Fluoride is a naturally occurring mineral that has been proven to be helpful in the fight against cavities and the strengthening of teeth. While it’s a mineral many of us have heard of, our knowledge is often limited. You don’t need to be an expert on fluoride to reap its benefits, it’s but always a good idea to know what you’re ingesting and why! If you’ve ever been curious about the mineral fluoride and how it’s helping your oral health, read on to learn more about this enamel-enhancer!
1. Fluoride is a naturally occurring mineral.
Found in all naturally occurring water sources, fluoride is a mineral that is the ionic form of the common trace element fluorine. Fluorine enters the water supply by leaching into groundwater from soil and rocks.
2. There is fluoride in tap water!
Most municipalities in the United States add fluoride to the community water supply in an effort to help people’s oral health. The American Dental Association cites community fluoride programs to be beneficial in the reduction of tooth decay among both adults and children. The current recommendation of fluoride concentration in water is just 0.7 parts fluoride per million parts water! However, even at this low concentration fluoride is helpful in the strengthening of enamel.
3. Bottled water won’t help your teeth.
While the water from your tap has been treated to help your teeth stay strong, most brands of bottled water do not contain optimal levels of fluoride. Children and adults who habitually drink bottled over tap water are more susceptible to cavities and tooth decay.
4. Filtration systems vary.
Some home filtration systems can sometimes impact the levels of fluoride in water. Reverse osmosis and distillation systems drastically lower the concentration level of fluoride, bringing it to suboptimal levels. Alternatively, carbon and charcoal filtration systems do not impact the amount of fluoride present in tap water.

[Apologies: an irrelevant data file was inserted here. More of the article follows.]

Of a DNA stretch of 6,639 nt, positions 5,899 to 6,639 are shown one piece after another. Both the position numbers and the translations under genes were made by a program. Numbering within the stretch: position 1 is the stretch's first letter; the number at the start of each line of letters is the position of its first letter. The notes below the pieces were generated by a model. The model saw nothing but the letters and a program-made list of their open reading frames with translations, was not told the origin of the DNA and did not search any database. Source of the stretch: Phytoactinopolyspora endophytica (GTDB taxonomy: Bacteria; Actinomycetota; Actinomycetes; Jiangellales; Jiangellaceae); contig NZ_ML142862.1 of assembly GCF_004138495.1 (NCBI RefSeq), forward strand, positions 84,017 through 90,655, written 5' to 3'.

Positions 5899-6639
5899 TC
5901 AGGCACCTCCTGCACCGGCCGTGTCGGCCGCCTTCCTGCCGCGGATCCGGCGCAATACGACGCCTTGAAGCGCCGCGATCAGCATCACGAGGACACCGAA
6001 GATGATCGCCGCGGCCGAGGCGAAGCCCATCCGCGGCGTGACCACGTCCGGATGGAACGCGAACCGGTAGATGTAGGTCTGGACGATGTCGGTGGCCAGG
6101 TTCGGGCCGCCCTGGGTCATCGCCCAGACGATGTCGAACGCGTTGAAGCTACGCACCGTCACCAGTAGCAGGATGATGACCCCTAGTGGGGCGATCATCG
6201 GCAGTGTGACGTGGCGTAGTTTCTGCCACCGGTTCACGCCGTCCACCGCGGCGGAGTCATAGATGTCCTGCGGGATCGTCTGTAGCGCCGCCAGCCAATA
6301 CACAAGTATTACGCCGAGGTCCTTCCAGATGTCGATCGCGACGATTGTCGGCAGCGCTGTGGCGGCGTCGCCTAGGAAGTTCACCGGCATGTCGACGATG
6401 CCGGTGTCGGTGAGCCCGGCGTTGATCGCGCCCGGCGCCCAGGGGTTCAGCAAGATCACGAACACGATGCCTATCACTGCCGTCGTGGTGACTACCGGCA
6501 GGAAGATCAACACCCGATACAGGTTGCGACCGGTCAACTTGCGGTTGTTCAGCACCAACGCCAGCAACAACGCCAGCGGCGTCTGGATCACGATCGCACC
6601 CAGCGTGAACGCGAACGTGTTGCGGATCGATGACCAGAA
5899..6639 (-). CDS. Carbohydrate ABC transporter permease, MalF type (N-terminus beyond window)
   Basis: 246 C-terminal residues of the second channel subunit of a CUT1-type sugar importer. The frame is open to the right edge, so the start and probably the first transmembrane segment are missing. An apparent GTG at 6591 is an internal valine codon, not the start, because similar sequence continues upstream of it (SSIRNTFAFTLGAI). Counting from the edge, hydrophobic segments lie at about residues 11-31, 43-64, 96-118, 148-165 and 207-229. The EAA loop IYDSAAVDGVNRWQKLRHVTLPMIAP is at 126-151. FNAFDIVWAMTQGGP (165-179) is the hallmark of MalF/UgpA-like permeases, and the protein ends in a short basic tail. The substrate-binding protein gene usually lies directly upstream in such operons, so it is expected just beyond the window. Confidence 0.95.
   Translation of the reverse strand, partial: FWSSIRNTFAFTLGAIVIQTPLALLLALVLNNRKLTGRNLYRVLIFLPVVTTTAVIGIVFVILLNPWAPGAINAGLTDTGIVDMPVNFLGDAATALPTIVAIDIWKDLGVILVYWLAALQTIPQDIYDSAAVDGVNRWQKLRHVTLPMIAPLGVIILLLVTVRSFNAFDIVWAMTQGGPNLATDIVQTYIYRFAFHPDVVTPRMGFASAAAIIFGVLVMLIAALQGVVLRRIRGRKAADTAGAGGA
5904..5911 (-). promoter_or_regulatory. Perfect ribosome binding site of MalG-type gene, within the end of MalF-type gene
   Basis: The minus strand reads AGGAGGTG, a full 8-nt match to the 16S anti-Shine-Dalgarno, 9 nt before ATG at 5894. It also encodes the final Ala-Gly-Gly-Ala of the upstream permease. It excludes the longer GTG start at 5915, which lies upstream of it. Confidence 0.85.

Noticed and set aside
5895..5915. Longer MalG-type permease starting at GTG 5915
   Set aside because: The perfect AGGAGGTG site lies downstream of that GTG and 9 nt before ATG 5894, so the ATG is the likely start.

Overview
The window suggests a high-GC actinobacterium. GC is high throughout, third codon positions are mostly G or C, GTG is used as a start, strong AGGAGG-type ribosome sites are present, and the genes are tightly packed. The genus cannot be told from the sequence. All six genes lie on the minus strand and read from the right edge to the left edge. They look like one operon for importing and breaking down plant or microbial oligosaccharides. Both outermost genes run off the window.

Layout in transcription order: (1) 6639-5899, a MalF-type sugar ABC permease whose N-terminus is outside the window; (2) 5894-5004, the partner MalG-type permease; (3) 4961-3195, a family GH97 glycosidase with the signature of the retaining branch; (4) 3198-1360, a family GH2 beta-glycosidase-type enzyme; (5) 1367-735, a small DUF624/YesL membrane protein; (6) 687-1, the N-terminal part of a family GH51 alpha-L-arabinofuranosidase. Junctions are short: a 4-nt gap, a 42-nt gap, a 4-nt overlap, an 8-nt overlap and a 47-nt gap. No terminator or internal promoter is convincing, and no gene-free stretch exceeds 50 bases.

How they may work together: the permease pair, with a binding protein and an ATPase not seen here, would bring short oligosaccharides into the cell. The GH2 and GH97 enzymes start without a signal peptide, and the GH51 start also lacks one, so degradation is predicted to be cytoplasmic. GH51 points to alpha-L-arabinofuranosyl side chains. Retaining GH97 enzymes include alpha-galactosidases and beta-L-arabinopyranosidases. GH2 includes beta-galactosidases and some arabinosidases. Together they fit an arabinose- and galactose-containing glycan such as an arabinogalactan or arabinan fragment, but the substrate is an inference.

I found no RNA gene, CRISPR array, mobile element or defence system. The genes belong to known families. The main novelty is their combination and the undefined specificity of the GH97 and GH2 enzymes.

5. You can ingest fluoride topically or systemically.
When ingested topically—through toothpaste, mouthwash, or water running over teeth—fluoride helps to strengthen existing enamel, making teeth less susceptible to decay. Systemic fluoride—ingested in water or supplements—acts from within the body while forming teeth to help make them stronger. Systemically ingested fluoride also helps topical fluoride protection because it enters the saliva, continuously coating the teeth in a protective barrier.
6. It does come with minor risks.
While fluoride is generally safe and beneficial, it does carry a few minor—mostly cosmetic—risks. If excess levels of fluoride are ingested during tooth development, fluorosis may occur. This can cause teeth to form with white lines or pitted white parts of enamel. A dentist can often correct for this with whitening treatments.
Fluoride is a silent helper in most of our lives, strengthening enamel and helping to prevent cavities! While important for all people, fluoride can be especially important for children who are still growing their permanent teeth.
If you’re worried about how much fluoride you’re getting, or if you’d like to schedule a routine appointment, give us a call at Downtown Dental in River North or the Loop today!